# NCERT Solutions For Class 11 Maths Chapter 1 Exercise 1.6

Sets

## Chapter 1 Ex.1.6 Question 1

If \(X\) and \(Y\) are two sets such that \(n\left( X \right) = 17,\;n\left( Y \right) = 23\) and \(n\left( {X \cup Y} \right) = 38\), find \(n\left( {X \cap Y} \right)\).

**Solution**

It is given that:

\(n\left( X \right) = 17,\;n\left( Y \right) = 23\) and \(n\left( {X \cup Y} \right) = 38\)

We know that:

\[\begin{align}n\left( {X \cup Y} \right) &= n\left( X \right) + n\left( Y \right) - n\left( {X \cap Y} \right)\\n\left( {X \cap Y} \right) &= n\left( X \right) + n\left( Y \right) - n\left( {X \cup Y} \right)\\ &= 17 + 23 - 38\\& = 40 - 38\\& = 2\end{align}\]

Therefore, \(n\left( {X \cap Y} \right) = 2\)

## Chapter 1 Ex.1.6 Question 2

If \(X\) and \(Y\) are two sets such that \(X \cup Y\) has \(18\) elements, \(X\) has \(8\) elements and \(Y\) has \(15\) elements; how many elements does \(X \cap Y\) have?

**Solution**

It is given that:

\(n\left( X \right) = 8,\;n\left( Y \right) = 15\) and \(n\left( {X \cup Y} \right) = 18\)

We know that:

\[\begin{align}n\left( {X \cup Y} \right) &= n\left( X \right) + n\left( Y \right) - n\left( {X \cap Y} \right)\\n\left( {X \cap Y} \right)& = n\left( X \right) + n\left( Y \right) - n\left( {X \cup Y} \right)\\ &= 8 + 15 - 18\\ &= 23 - 18\\ &= 5\end{align}\]

Therefore, \(n\left( {X \cap Y} \right) = 5\)

## Chapter 1 Ex.1.6 Question 3

In a group of \(400\) people, \(250\) can speak Hindi and \(200\) can speak English. How many people can speak both Hindi and English?

**Solution**

Let \(H\) be the set of people who speak Hindi, and

\(E\) be the set of people who speak English

Therefore, \(n\left( H \right) = 250,\;n\left( E \right) = 200\) and \(n\left( {H \cup E} \right) = 400\)

We know that:

\[\begin{align}n\left( {H \cup E} \right)& = n\left( H \right) + n\left( E \right) - n\left( {H \cap E} \right)\\n\left( {H \cap E} \right) &= n\left( H \right) + n\left( E \right) - n\left( {H \cup E} \right)\\& = 250 + 200 - 400\\ &= 450 - 400\\ &= 50\end{align}\]

Therefore, \(50\) people can speak both Hindi and English.

## Chapter 1 Ex.1.6 Question 4

If \(S\) and \(T\) are two sets such that \(S\) has \(21\) elements, \(T\) has \(32\) elements, and \(S \cap T\) has \(11\) elements; how many elements does \(S \cup T\) have?

**Solution**

It is given that:

\(n\left( S \right)=21,\ n\left( T \right)=32\) and \(n\left( {S \cap T} \right) = 11\)

We know that:

\[\begin{align}n\left( S\cup T \right)&=n\left( S \right)+n\left( T \right)-n\left( S\cap T \right) \\ & =21+32-11 \\& =53-11 \\& =42\end{align}\]

Therefore, \(S \cup T\) has \(42\) elements.

## Chapter 1 Ex.1.6 Question 5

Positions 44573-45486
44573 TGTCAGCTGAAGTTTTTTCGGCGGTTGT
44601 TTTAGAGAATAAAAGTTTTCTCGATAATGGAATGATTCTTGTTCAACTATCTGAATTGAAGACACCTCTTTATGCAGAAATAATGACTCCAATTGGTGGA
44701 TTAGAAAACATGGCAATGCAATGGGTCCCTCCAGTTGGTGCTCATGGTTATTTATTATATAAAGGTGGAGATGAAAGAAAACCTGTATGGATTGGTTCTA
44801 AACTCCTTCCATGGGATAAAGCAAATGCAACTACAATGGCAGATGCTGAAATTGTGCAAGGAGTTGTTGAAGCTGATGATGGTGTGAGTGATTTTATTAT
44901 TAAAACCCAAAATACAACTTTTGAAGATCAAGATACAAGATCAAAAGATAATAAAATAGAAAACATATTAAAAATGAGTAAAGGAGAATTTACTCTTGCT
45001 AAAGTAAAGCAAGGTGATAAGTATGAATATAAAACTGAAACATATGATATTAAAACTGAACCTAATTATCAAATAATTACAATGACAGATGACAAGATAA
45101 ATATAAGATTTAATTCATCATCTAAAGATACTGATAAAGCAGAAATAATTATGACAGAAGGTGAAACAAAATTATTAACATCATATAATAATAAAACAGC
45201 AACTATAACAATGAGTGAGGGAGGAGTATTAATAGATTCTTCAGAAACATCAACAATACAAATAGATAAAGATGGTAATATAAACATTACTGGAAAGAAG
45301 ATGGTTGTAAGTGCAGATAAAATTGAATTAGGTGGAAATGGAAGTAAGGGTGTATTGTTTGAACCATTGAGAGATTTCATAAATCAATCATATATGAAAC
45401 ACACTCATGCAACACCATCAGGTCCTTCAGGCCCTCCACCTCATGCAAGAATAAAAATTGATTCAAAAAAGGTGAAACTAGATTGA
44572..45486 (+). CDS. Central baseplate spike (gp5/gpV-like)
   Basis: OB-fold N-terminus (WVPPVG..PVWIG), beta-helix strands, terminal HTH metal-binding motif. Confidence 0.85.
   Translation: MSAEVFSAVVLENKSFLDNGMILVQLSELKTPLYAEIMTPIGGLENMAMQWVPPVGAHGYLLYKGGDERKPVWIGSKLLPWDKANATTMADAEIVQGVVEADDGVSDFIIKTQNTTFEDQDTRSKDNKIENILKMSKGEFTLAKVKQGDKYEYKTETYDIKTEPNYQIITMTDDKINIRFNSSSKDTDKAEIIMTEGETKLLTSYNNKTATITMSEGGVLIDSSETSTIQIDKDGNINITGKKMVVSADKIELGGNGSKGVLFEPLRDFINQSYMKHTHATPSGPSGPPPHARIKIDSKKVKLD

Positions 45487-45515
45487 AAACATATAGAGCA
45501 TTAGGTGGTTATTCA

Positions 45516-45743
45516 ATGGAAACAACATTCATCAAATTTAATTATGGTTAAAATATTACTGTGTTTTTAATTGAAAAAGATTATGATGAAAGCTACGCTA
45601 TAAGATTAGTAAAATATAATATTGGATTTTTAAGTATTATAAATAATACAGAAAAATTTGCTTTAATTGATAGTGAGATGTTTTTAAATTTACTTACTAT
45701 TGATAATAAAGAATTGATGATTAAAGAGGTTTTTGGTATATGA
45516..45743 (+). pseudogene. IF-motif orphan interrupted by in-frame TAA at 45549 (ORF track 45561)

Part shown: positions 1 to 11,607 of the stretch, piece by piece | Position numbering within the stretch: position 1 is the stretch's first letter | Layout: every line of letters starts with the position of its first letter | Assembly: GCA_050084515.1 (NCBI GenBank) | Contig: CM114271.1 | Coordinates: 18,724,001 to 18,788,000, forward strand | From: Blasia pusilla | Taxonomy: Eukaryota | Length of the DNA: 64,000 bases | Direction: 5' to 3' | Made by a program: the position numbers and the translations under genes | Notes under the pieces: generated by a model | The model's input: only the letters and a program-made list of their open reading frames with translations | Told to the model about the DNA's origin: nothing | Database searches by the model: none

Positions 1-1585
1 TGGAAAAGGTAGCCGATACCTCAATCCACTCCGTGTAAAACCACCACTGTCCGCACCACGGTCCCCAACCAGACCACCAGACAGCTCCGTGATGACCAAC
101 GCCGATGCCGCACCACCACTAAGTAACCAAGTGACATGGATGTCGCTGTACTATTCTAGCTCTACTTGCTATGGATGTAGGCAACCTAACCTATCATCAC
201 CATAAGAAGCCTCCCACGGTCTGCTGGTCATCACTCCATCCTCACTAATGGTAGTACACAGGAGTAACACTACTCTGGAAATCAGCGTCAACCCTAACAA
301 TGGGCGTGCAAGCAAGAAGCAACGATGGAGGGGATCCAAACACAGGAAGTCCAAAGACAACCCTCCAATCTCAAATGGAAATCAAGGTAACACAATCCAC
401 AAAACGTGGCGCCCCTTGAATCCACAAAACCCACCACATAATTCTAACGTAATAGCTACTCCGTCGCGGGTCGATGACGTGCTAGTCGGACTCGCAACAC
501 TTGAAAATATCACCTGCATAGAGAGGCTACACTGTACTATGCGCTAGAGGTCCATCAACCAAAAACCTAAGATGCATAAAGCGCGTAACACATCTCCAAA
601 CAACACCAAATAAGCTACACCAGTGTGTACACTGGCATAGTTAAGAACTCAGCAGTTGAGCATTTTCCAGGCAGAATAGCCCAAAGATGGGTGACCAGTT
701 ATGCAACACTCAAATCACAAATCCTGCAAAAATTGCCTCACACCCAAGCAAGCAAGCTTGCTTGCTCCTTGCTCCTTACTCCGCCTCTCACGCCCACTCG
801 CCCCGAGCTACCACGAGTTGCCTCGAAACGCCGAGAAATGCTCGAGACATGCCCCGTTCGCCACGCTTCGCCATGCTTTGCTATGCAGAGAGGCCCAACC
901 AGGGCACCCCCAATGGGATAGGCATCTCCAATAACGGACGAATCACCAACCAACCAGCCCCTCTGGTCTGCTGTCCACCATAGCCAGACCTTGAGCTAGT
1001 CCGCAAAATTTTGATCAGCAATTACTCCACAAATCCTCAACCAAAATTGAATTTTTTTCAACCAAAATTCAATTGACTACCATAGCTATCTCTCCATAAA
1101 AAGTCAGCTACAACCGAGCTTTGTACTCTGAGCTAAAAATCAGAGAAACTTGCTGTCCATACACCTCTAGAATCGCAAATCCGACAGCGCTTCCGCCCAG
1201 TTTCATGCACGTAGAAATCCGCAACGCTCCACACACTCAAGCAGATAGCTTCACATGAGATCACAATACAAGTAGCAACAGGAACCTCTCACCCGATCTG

If \(X\) and \(Y\) are two sets such that \(X\) has \(40\) elements, \(X \cup Y\) has \(60\) elements and \(X \cap Y\) has \(10\) elements, how many elements does \(Y\) have?

**Solution**

It is given that:

\(n\left( X \right) = 40,\;n\left( {X \cup Y} \right) = 60\) and \(n\left( {X \cap Y} \right) = 10\)

We know that:

\[\begin{align}n\left( {X \cup Y} \right)&= n\left( X \right) + n\left( Y \right) - n\left( {X \cap Y} \right)\\n\left( Y \right)&= n\left( {X \cap Y} \right) + n\left( {X \cup Y} \right) - n\left( X \right)\\&= 60 + 10 - 40\\&= 70 - 40\\&= 30\end{align}\]

Therefore, \(n\left( Y \right) = 30\)

Thus, the set \(Y\) has \(30\) elements.

## Chapter 1 Ex.1.6 Question 6

In a group of \(70\) people, \(37\) like coffee, \(52\) like tea, and each person likes at least one of the two drinks. How many people like both coffee and tea?

**Solution**

Let \(C\) denote the set of people who like coffee, and

\(T\) denote the set of people who like tea

Therefore, \(n\left( C \right) = 37,\;n\left( T \right) = 52\) and \(n\left( {C \cup T} \right) = 70\)

We know that:

\[\begin{align}n\left( {C \cup T} \right) &= n\left( C \right) + n\left( T \right) - n\left( {C \cap T} \right)\\n\left( {C \cap T} \right) &= n\left( C \right) + n\left( T \right) - n\left( {C \cup T} \right)\\&= 37 + 52 - 70\\&= 89 - 70\\&= 19\end{align}\]

Therefore, \(19\) people like both coffee and tea.

## Chapter 1 Ex.1.6 Question 7

In a group of \(65\) people, \(40\) like cricket, \(10\) like both cricket and tennis. How many like tennis only and not cricket? How many like tennis?

**Solution**

Let \(C\) denote the set of people who like cricket, and

\(T\) denote the set of people who like tennis

Therefore, \(n\left( C \right) = 40,\;n\left( {C \cup T} \right) = 65\) and \(n\left( {C \cap T} \right) = 10\)

We know that:

\[\begin{align}n\left( {C \cup T} \right)&= n\left( C \right) + n\left( T \right) - n\left( {C \cap T} \right)\\n\left( T \right)&= n\left( {C \cup T} \right) + n\left( {C \cap T} \right) - n\left( C \right)\\&= 65 + 10 - 40\\&= 75 - 40\\&= 35\end{align}\]

Hence, number of people who like tennis, \(n\left( T \right) = 35\)

Now, number of people like tennis only and not cricket \( = n\left( {T - C} \right)\)

As we know

\[\begin{align}n\left( T \right)& = n\left( {T - C} \right) + n\left( {C \cap T} \right)\\n\left( {T - C} \right) &= n\left( T \right) - n\left( {C \cap T} \right)\\&= 35 - 10\\&= 25\end{align}\]

Therefore, \(35\) people like tennis and \(25\) people like tennis only and not cricket.

## Chapter 1 Ex.1.6 Question 8

In a committee, \(50\) people speak French, \(20\) speak Spanish and \(10\) speak both Spanish and French. How many speak at least one of these two languages?

**Solution**

Let \(F\) be the set of people in the committee who speak French, and

\(S\) be the set of people in the committee who speak Spanish

Therefore, \(n\left( F \right) = 50,\;n\left( S \right) = 20\) and \(n\left( {S \cap F} \right) = 10\)

We know that:

\[\begin{align}n\left( {S \cup F} \right) &= n\left( S \right) + n\left( F \right) - n\left( {S \cap F} \right)\\ &= 50 + 20 - 10\\ &= 70 - 10\\ &= 60\end{align}\]

Hence, \(60\) people in the committee speak at least one of the two languages.